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Akihabara@deep, Volume 1

Review

Akihabara@deep, Volume 1

written by Ira Ishida, illustrated by Makoto Akane

AKIHABARA@DEEP, based on a novel of the same name by Ira Ishida, boasts a novel’s elegant, controlled pacing. It begins modestly, with the seemingly ordinary Koji Shima, who ends up by chance in the Akihabara district of Tokyo. At first, he appears to be a fish out of water, baffled by the profusion of high technology and its hardcore aficionados. But as it turns out, there is much more to this young man’s story --- he is actually an infamous hacker who has previously been caught and punished for his computer crimes. He violates his parole by even touching a computer, but the otaku entrepreneurs Akira, Taiko, and Box need his expertise and understand those who, like Koji, know the meaning of failure. Their overtures to this end prove irresistible, and next thing Koji knows, he’s got a day job at an otaku-run tech startup inexplicably called AKIHABARA@DEEP, where he is known by his hacker codename “Page.”

Soon enough, the narrative begins to accelerate, and we learn that the members of AKIHABARA@DEEP are not just playing around with their impressive collection of cool stuff. They are trying to develop AI, and they are shockingly close. A chatterbot combined with a cute dolphin template that the team has been working on is proving disturbingly good at conversation. The otaku know they have something big on their hands—and it’s something that the powerful corporation DigiCap will stop at nothing to acquire for itself. AKIHABARA@DEEP’s prospects against their much bigger competitor are not looking all that good, and so by the end of volume one, that foursome makes an intriguing decision that may change the game entirely. They are going to consult Yui, the legendary “Mother of All Otaku.”

Surprisingly, the plot summary above does not entirely do this manga justice. Much of its quality relies upon its execution. Ishida combines an evangelical “Up with the Otaku!” style of prose with an anthropologist’s nuanced skill of observation and thick description. The tension between the Akihabara region as haven for misfits and Akihabara as Ground Zero for Japan’s high-tech corporate interests is a very real one and one of the defining features of the increasingly commodified, touristy Akihabara of today.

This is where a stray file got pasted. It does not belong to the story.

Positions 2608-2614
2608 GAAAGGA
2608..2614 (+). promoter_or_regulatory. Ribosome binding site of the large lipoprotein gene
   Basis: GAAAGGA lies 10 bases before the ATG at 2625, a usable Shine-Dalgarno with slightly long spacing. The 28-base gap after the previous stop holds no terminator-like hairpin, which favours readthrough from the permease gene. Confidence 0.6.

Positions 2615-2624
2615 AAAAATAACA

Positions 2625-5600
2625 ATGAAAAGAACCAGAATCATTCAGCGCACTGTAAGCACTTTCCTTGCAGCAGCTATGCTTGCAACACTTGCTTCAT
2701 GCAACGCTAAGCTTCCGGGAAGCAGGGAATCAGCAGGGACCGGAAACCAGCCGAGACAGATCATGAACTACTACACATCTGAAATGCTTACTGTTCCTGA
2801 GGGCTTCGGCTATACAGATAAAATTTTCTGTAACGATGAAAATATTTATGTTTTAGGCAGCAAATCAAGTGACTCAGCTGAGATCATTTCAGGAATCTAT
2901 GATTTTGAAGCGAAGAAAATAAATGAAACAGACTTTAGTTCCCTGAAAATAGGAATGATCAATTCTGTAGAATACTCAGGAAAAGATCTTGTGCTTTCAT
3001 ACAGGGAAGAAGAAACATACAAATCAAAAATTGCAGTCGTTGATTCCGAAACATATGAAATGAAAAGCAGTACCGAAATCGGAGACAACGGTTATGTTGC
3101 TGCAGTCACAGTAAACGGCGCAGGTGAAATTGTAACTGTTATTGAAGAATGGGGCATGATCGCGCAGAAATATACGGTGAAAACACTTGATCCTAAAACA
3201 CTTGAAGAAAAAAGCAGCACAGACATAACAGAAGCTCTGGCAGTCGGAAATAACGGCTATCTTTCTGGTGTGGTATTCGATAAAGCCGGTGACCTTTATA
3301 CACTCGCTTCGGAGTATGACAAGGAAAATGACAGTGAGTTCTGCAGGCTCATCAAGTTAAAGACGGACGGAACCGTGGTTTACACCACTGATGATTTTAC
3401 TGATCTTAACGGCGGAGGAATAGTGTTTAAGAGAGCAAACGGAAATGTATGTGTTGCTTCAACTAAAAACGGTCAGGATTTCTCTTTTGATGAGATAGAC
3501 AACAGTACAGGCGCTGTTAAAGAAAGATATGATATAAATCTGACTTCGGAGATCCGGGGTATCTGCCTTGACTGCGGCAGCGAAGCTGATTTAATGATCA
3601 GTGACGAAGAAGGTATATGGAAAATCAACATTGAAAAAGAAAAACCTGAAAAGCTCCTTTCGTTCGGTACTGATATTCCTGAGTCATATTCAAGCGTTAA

The characters are more freak-show spectacle than genuine and convincing. Box, for example, is obsessive-compulsive and afraid of germs, changing his gloves every two hours on the nose, while Taiko constructs entire universes in his head around the pretty girls he sees about the neighborhood. Akira is characterized primarily by her physical assets, not any nuanced personality. Page, the hero, remains a cipher. Although they are sure to make real otaku feel like upright members of Japanese society by comparison, at least for now, they are the series’ weakest point.

Makoto Akane’s clean-lined, attractively detailed artwork sets a perfect counterpoint for Ishida’s intriguing storyline. His Akihabara is beautiful, pitch-perfect in every panel. Backgrounds come to life and practically leap off the page. Character designs are attractive --- even a bit cute --- but not cloyingly so, and the style captures that signature vintage sh?nen manga sincerity to a tee. Happily, Media Blasters’ production of this particular volume does right by Akane’s artwork; besides the inclusion of four color pages, the monochrome artwork with its considerable use of gray tones has been lovingly reproduced on pristine, snow-white paper.

AKIHABARA@DEEP is an excellent property all around, and it is also one of the publisher’s best releases to date. In addition to the quality of the art reproduction discussed above, the lettering job is stellar, as is the English adaptation. Highly recommended and well worth checking out if you are interested in otaku culture or find yourself sympathetic to the otaku cause.

Reviewed by Casey Brienza on December 2, 2008

Akihabara@deep, Volume 1
written by Ira Ishida, illustrated by Makoto Akane

  • Publication Date: December 2, 2008
  • Genres: Manga
  • Paperback: 200 pages
  • Publisher: Media Blasters
  • ISBN-10: 1598832956
  • ISBN-13: 9781598832952